Volvo S90 D5 Inscription Quick Review

Top of the range Volvo sedan offers a spread of engine outputs and high-tech safety features in a modern, sharply designed package.

Volvo S90 D5 Inscription


The S90 is a large luxury sedan and the largest four-door in the Volvo showroom, replacing the S80 as the brand’s flagship model. It is available with five different engines configurations, all of which are 2.0-litre four-cylinders. The Volvo S90 is priced from about $80,000 and runs well over $100,000, depending on how many options you choose.


  • Safety. Volvo has long been about safety and the S90 is no different. As well as good passive safety features (including airbags and a strong body structure) the S90 has a long list of active safety features. It can warn of other vehicles in its blind spot and partially steer the car on a freeway. It also has a system that counter-steers and applies the brakes if it senses the car is about to run off the road. And the auto braking system now incorporates software that not only recognises humans and other vehicles but also responds to large animals, such as horses and cows.
Volvo S90 D5 Inscription
  • Performance. The 2.0-litre four-cylinder turbo diesel in the D5 has plenty of pull across its rev range. Combined with a decisive eight-speed automatic transmission and the tricky PowerPulse system (which uses stored compressed air to spin the turbo up, reducing so-called turbo lag) it makes it feel more powerful than the numbers in the brochure may suggest.

  • Design. With the exception of the rear-end – which has very distinctive tail lights – the S90 is a stylish machine. The headlights include “Thor’s hammer” LED daytime running lights (lights that stay on during the day to make the car more visible) while the concave grille helps create a unique look. But it’s inside where the S90’s design works best. There are plenty of high quality materials (real metal, wood and leather, for example) as well as a simplistic but functional layout that doesn’t overload the driver with buttons or controls.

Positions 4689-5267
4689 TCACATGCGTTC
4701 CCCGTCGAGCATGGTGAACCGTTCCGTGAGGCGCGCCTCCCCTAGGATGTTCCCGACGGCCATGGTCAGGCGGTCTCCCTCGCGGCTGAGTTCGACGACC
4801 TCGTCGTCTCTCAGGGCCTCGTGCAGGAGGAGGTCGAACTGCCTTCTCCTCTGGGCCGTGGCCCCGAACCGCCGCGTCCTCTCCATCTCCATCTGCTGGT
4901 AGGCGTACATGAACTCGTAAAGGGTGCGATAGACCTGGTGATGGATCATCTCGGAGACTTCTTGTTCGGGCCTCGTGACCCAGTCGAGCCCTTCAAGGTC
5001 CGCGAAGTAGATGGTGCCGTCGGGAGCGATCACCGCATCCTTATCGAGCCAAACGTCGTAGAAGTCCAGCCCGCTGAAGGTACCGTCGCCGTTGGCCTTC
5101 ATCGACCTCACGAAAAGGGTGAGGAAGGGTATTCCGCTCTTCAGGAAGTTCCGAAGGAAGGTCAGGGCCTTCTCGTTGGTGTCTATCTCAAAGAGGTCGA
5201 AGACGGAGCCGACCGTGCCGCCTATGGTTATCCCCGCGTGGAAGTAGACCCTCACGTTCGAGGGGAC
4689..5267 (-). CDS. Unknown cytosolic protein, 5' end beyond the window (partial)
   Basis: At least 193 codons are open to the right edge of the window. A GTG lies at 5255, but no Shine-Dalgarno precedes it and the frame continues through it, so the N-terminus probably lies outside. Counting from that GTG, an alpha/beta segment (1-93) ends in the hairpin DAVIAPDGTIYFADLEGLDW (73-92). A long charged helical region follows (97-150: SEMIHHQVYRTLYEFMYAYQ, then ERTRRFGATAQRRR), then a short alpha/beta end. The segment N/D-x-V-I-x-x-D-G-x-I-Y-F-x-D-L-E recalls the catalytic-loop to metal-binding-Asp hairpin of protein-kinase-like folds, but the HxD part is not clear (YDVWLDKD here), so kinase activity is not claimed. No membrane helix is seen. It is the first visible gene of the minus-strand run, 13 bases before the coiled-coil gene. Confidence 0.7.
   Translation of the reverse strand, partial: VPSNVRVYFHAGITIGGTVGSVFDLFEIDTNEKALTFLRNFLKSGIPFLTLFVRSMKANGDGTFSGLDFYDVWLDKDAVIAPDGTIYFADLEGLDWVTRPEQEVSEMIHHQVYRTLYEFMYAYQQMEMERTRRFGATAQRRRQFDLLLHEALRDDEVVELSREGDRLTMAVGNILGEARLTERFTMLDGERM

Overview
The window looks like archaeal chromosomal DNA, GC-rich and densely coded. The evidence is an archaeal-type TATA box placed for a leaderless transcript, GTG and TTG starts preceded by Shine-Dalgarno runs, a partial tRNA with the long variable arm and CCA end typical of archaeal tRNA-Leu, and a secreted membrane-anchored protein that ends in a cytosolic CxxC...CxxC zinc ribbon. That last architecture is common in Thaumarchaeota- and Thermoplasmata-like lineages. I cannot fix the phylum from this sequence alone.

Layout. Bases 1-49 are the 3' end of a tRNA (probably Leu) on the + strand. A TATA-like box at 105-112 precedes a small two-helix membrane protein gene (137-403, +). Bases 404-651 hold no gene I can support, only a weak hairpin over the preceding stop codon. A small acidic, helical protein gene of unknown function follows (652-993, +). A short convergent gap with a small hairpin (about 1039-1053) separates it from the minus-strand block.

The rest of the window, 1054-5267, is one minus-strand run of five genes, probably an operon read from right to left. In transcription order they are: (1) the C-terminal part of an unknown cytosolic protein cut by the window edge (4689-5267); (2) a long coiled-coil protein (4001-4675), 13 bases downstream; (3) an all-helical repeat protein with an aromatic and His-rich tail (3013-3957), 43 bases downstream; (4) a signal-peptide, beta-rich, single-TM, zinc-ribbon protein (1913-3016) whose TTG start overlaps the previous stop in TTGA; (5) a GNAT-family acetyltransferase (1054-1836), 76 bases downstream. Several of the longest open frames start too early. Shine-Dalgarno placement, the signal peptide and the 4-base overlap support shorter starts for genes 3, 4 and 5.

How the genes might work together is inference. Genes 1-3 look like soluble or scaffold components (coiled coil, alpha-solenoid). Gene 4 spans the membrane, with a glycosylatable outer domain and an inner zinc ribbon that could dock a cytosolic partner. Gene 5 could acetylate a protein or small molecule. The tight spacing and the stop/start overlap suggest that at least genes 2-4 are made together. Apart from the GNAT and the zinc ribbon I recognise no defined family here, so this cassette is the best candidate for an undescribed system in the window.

• Steering and general control. Volvo has done a great job of adding some decent weight to the S90’s steering, while ensuring it is still easy to use when doing U-turns or parking. It adds confidence on longer corners, ensuring it is an engaging car to drive. And, when fitted with grippy Pirelli tyres as our car was, the S90 hangs on nicely if you’re pushing on.
Volvo S90 D5 Inscription


  • Value. Okay, so nothing with a six-figure price tag is likely to win any awards for outstanding value, but the S90 has stepped up in price significantly over the S80 it replaces in the Volvo line-up. Plus, it’s missing some features you might expect on a luxury car like this; things like digital radio, smart key entry and Apple CarPlay connectivity.

  • Comfort on some surfaces. Our car was running on optional 20-inch wheels (the Inscription comes standard with 19s) with very little air between the wheel and the outside of the tyre, so it was prone to the occasional thud into bumps with a sharp edge. It’s by no means uncomfortable, but takes the shine off an otherwise comfortable driving experience.

  • Carrying five people. Like most rivals, the middle seat in the rear sits proud of the more cosseting outer seats. But it’s the large transmission tunnel on the floor that makes life most difficult for anyone stuck in the centre.


The popular cars in this segment are predominantly from German manufacturers. The Mercedes-Benz E-Class (a new model arrived in mid-2016) and BMW 5-Series (a new model arrives in 2017) head the field, with Audi’s A6 also putting up a good fight. Others to consider include the Jaguar XF and Lexus GS.


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